Sunday, June 16, 2013
My Year with Birds
In time, I'd hang a bird-feeder -- a memory that life is more than just the worlds I was trying to build out of the scattered bits floating around in my head. And yesterday, I took this picture of my friend the cardinal, who seemed to look at me and say, "Hello. I see you. I know that you can see me, too, but I am not afraid."
That, I suppose, is what I have been trying to say all year:
Is what I was trying to say when I wrote, edited, and re-edited the stories in my book... when I arranged them, packaged them, and thrust them out into the world. Is what I was trying to say when I wrote three new feature-length screenplays, and started in on a fourth. Seven screenplays total! What was I thinking?!? How dare I think this wasn't a fool's errand. A pipe dream. A lark.
And yet here I am, seven screenplays in. With four short films in various stages of pre-production with four different directors (if I can call myself a director). Here I am with oh-so-many new photographs, poems, essays, and even paintings to my name.
Here I am, with a whopping total of a couple hundred bucks of this-year income, and a whole new crop of fears:
Fear that our second attempt at crowd-funding my LOCKER 212 is bound to fail.
Fear that I will never find someone to represent and sell one of my feature-lengths.
Fear that I will always scrabble my way somewhat-alone through life, in a small house in the woods.
Fear the song I recorded last week and sent to my "real-musician" friend was silly, and he'd laugh.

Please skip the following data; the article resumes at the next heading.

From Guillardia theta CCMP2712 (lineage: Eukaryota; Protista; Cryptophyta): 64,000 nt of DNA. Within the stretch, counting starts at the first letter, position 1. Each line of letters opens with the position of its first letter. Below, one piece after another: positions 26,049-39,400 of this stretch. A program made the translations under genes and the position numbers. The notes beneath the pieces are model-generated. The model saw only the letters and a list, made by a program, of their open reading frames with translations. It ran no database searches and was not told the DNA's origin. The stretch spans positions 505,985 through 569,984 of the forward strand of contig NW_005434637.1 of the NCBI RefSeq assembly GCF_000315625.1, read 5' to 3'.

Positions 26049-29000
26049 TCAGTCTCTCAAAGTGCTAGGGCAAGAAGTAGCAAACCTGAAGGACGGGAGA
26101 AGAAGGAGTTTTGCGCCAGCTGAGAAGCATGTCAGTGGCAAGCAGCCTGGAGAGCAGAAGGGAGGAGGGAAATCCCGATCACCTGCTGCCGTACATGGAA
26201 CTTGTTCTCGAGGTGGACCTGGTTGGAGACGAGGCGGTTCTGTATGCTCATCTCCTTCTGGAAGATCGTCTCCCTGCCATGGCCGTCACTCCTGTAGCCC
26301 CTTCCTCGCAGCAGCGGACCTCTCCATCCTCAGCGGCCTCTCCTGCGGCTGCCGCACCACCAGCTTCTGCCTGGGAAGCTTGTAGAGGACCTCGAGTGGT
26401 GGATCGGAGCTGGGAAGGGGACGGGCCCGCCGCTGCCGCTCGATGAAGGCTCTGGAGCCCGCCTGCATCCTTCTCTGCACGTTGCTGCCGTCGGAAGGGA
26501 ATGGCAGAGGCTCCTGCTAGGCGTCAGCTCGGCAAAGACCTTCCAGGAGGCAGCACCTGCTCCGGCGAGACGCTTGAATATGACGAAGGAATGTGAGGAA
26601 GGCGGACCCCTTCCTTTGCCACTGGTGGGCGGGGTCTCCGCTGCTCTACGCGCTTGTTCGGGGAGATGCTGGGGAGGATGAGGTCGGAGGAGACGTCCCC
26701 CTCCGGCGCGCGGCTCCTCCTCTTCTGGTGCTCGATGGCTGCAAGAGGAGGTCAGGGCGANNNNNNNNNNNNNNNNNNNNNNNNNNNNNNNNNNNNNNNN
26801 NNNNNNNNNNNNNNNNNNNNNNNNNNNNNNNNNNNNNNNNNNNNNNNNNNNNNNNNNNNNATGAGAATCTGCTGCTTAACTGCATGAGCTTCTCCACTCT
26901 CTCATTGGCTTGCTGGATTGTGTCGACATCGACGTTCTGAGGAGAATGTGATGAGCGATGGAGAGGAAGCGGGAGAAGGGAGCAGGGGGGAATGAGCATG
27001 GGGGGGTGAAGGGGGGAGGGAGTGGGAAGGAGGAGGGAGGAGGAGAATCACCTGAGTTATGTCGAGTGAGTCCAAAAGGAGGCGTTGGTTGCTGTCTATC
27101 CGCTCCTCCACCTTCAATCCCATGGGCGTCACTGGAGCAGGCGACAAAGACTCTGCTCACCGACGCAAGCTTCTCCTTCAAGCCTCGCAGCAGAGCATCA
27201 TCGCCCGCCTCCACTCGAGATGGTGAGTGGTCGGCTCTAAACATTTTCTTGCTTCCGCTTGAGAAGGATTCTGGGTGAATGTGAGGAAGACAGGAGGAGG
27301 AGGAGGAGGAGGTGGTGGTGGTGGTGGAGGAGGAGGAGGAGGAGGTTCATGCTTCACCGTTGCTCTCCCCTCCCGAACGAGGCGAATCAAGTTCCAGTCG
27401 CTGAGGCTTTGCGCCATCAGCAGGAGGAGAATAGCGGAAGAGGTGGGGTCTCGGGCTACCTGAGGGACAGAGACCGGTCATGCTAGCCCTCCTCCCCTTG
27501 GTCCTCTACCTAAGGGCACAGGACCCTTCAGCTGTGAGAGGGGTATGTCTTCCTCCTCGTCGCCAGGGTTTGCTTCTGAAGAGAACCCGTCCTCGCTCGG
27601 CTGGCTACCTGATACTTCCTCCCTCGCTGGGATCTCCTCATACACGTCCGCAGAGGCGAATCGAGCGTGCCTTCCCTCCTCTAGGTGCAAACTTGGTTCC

Fear that I'm essentially a hobbyist -- will always be "just" a hobbyist.
But my real-musician friend actually likes the song, and this morning asks me to send the lyrics.
And people -- even people who aren't my mom -- say kind things about my book in reviews.
And others love my screenplays.
And I -- this conflagration of flesh and bone, of angelic sprite and all the insecurity and fear that one man can muster -- find hope and joy and beauty in the midst of all of it. Find peace in turmoil, solidarity in loneliness.
It has been (and continues to be) a Good Year.
I have taken a stupid, ridiculous risk. I have gambled on myself and I have not won, but lived. Because as cheesy and overwrought as it is to say it, life is not a destination, but something much more wonderful.
Life is Now. Life is being a father, a brother, a son... a Maker.
So this morning -- this Father's Day -- I look out my window at more cardinals, and at the little red-headed brown-birds that have come to eat and raise their young in the vines that wrap my home. My friends. My fellow-fliers. I watch them come, I watch them go. Raising their own families and living their own lives.
Sometimes they are afraid. But always, they fly.
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